“Drought resilience is about people, not the weather,” the words from one of our alumni resonate deeply. A powerful reminder that resilience is a multi-faceted concept, one that cannot be defined by a single measure. Its meaning varies across individuals, farms, communities, and landscapes, underlining the need for tailored interventions to bolster resilience in the face of adversity.
Some people refer to resilience as the ability to bounce back but I always think its also about the ability to bounce forward – to create something better than before.
Over the past two years, the Australian Rural Leadership Foundation (ARLF) has had the privilege of contributing to building drought resilience through local leadership development and mentorship nationwide. Our Drought Resilience Leaders Program, made possible by the Australian Government’s Future Drought Fund, has made significant strides, reaching 474 towns and suburbs across the country. Connecting 618 individuals from 30 different sectors, it facilitated over 3,000 meaningful connections.
In this rich and dynamic learning environment, we nurtured emerging and established leaders, fostering the sharing of adaptation knowledge across regions and industries. As participants engaged in the program, we witnessed a transformative change, with increased critical thinking, conflict management, and collaboration skills.
Our participants reported an improvement in framing questions to complex problems, setting goals, improving agricultural business operations, and establishing connections with rural, regional, and remote communities.
It’s crucial to recognise that drought affects not only those within the farmgate but also entire communities. Some participants, having moved from metropolitan areas to rural communities and farms, found themselves facing drought without prior knowledge of its challenges. They emerged from a whirlwind of new experiences, with curiosity and the desire to understand more about the impacts of drought and how to best navigate the complex human and economic impacts it has.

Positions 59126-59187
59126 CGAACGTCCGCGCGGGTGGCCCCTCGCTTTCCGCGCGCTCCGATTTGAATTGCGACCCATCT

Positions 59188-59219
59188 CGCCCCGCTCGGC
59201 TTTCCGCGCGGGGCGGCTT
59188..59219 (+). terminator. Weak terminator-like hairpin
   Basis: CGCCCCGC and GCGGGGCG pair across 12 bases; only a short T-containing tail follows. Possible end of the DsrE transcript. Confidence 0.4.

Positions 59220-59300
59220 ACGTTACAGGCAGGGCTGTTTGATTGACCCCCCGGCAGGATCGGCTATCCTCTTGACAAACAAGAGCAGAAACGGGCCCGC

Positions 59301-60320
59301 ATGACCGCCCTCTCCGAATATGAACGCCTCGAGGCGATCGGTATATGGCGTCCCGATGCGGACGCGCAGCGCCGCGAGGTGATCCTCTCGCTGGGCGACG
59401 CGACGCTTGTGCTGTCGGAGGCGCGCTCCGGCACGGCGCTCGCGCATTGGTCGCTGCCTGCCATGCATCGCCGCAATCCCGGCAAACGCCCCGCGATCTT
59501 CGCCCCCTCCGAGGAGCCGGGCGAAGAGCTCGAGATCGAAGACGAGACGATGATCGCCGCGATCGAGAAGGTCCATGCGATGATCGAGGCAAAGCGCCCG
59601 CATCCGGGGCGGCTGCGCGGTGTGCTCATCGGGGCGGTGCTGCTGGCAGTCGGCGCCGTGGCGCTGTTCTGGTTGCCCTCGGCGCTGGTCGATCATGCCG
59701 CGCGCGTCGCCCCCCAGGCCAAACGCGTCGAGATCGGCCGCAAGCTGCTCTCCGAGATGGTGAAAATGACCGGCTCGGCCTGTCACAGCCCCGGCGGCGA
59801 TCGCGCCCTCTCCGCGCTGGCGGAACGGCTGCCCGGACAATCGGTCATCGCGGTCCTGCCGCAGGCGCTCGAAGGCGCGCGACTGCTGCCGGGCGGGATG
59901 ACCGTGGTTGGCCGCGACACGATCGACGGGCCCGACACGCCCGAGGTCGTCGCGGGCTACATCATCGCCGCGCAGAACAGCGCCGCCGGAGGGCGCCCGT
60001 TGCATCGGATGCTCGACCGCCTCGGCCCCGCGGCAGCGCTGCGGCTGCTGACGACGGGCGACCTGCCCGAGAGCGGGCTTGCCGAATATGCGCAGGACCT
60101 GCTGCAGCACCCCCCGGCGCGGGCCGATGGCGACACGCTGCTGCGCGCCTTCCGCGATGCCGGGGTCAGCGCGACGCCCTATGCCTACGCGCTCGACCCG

Australia’s proactive approach to preparing for future droughts and climate variability hinges on the collective efforts of individual leaders, community members, and industry stakeholders. Their preparedness and resilience form the foundation of our communities’ responses to these challenges.
We firmly believe that social connections and community networks are the lifelines that help us survive and overcome difficult times. If we are to ensure the long-term sustainability of agriculture-dependent communities, we must prioritise investing in the strength of our people.
Witnessing the significant impact of the Future Drought Fund’s investment in enhancing drought resilience, we remain dedicated to supporting our regions through integrated leadership programs.
We are now well into the next Future Drought Fund project, the Helping Regional Communities Prepare for Drought Initiative. In collaboration with the Foundation for Rural & Regional Renewal (FRRR), we are expanding the network, offering more leadership opportunities, and enabling communities to determine their priorities, building on existing partnerships and facilitating ongoing connections.
As a leadership development organisation, we remain steadfast in our commitment to supporting leaders, communities, and industries in navigating the challenges of future drought and climate variability. Together, we can build a more resilient Australia, where collective leadership thrives, communities flourish, and industries adapt to the changing times.